Fear and Loathing in Ferguson

I don’t normally wander into offering my opinion on current events. I hate getting into arguments with people, and I try to avoid posts that invite vitriol and threats, like one such as this might. However, a friend on Facebook mentioned that Robin Williams was getting far more press in her feed than the events in Ferguson, so I felt compelled to tip the balance in the other direction.

The Way We Were?

In my heart, I believe that many people in this country are good, decent people. Yet, as a white woman born of Italian immigrants, I have seen the worst of the worst that we do to each other, the blame we place, and the truths we deny.

And I wonder whether the brutality that African-Americans live under in this country still has roots in centuries-old WASP beliefs that races out of Africa are inferior, comprised of wild animals that were made by God for the white race to subject and use. Because, you know, God is white (that’s sarcasm, dear reader). This “fear of the black man” thing seems to be alive and well.

Slavery and the birth of this country went hand in hand. We cannot escape that this great land was partially built on the torture, abuse, and exploitation of Africans who were brought to this country as work horses. Early Americans saw them as property to be bought and sold.


They were thought of and treated as things to be used and discarded instead of living, breathing humans with hearts and love and families.

The thought makes me ill.

Fear and Loathing

I am appalled at the way some police officers treat some people in this country. Every ethnic group gets hassled, but the seemingly unbridled brutality against African-Americans by some in law enforcement shocks me. Young men seem to bear the brunt of it. Countless stories of mistreatment, unfairness, beatings, and death! I cannot imagine the kind of heartbreak that families endure in these communities.

I mean, WHO CARES if two young African-American males are walking in the street? Why hassle them? I wonder why the officer wasn’t simply concerned about their safety. If pedestrians walking in the street is a safety issue, then you should ask them to walk on the sidewalk. Is that really a reason to get your gun out, officer? It seems to me that that particular officer was looking for a fight. Oh, he got one. Not the one he expected, I’m sure.

Oh! He went for your gun? Well where the fuck was it if his hands were up in the air? Don’t get me wrong. I get the self-defense thing. But when an officer is this tightly wound, they could disintegrate a spider with a shotgun and claim it was justified. And the juries and courts just go, “Oh, yeah. Ok. No problem.” Being frightened should not be an unrestricted license to kill another person.

The Blame Game

I heard that some Ferguson rioters carried shotguns, so the police state force was justified. I hear you. I do. But, to blame the victim for everything all the damn time, is morally wrong and invites lawlessness from law enforcement. I won’t blame victims in just the same way I won’t blame rape victims for wearing a skirt too short.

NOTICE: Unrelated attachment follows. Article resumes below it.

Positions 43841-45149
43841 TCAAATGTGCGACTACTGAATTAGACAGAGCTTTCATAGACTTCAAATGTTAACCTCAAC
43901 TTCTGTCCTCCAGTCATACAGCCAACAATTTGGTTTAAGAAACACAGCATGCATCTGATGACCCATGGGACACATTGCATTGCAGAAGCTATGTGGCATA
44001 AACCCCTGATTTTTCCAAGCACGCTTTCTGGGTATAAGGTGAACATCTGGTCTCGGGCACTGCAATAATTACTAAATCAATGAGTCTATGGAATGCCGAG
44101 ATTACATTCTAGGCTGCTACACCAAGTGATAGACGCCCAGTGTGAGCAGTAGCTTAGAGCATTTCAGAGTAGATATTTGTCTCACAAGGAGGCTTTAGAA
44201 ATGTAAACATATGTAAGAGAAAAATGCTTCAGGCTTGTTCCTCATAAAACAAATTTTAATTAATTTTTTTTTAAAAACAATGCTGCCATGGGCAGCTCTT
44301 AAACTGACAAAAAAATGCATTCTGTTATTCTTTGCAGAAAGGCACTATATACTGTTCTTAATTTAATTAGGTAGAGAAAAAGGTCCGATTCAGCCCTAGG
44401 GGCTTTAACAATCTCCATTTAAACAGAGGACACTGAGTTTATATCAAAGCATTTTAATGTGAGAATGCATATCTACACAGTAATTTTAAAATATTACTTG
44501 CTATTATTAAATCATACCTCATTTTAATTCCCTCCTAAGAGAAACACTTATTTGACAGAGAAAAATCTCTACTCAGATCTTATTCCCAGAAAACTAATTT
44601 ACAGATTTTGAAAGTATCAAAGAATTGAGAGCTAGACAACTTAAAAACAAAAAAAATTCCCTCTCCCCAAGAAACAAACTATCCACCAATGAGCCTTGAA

Fuck that “blaming victims and absolving aggressors” shit. Aggressors of all stripes need to be reigned the EFF in, whether in law enforcement or not. Blame might be one way to identify who the involved parties are, but, after that, it’s an utterly useless tool for solving problems.

Decent People

Social standing is no indicator that you will be treated like a decent human being, either. You can still be hassled and blamed. African-American Washington Post Wesley Lowery was arrested in Ferguson, as was white colleague Ryan Reilly who reports for the Huffington Post. Both were arrested when they did not vacate the premises fast enough for the police. Did you get that?

For not moving fast enough.

Where was the life-threatening emergency that necessitated such impatience? It’s this kind of thing that makes you want to tear your hair out. At least, their lives were not endangered.

If Ferguson is in racial meltdown, don’t you, as an officer, have anything better to do than arrest two reporters simply because you wanted them to get out in 10 seconds instead of 8? It takes time to clear out a restaurant. If you are a patient cop, then give the customers time. Because the people in McDonald’s were customers before you walked in with a purpose in mind. It’s called appropriate crowd control, not how to arrest a crowd of people in one easy step. Officers: Let’s please stop treating everyone you encounter during a crisis as an enemy.

Stop Making Shit Up

Grabbing someone and yelling, “Stop resisting!” has got to cease being proof of someone resisting arrest. At the very least, please counter this with cooperating statements, such as, “Yes, officer, I am cooperating.” Do not give them the ammunition they need to blame you for your arrest by getting upset.

Besides, you only do yourself the disservice because the likelihood of a reprimand or justice through the courts is extremely low, unless you are white. Then, maybe, you might have a chance. However, being white is no guarantee of justice either. People from many backgrounds have been coerced into confessions or had evidence withheld that resulted in their convictions by conviction-happy DA’s who forgot their job is to preserve justice. And that’s just Texas.

(Sorry, Texas peeps. I’m not picking on you. The story just sticks in my mind.)

What to Do if You are Arrested

The ACLU has great online resources for you to read if you want to be educated and prepared to know what to do when you are arrested.  Remember, being arrested can happen to anyone at anytime. No one is safe, but some of us are less safe than others – sometimes remarkably less so.


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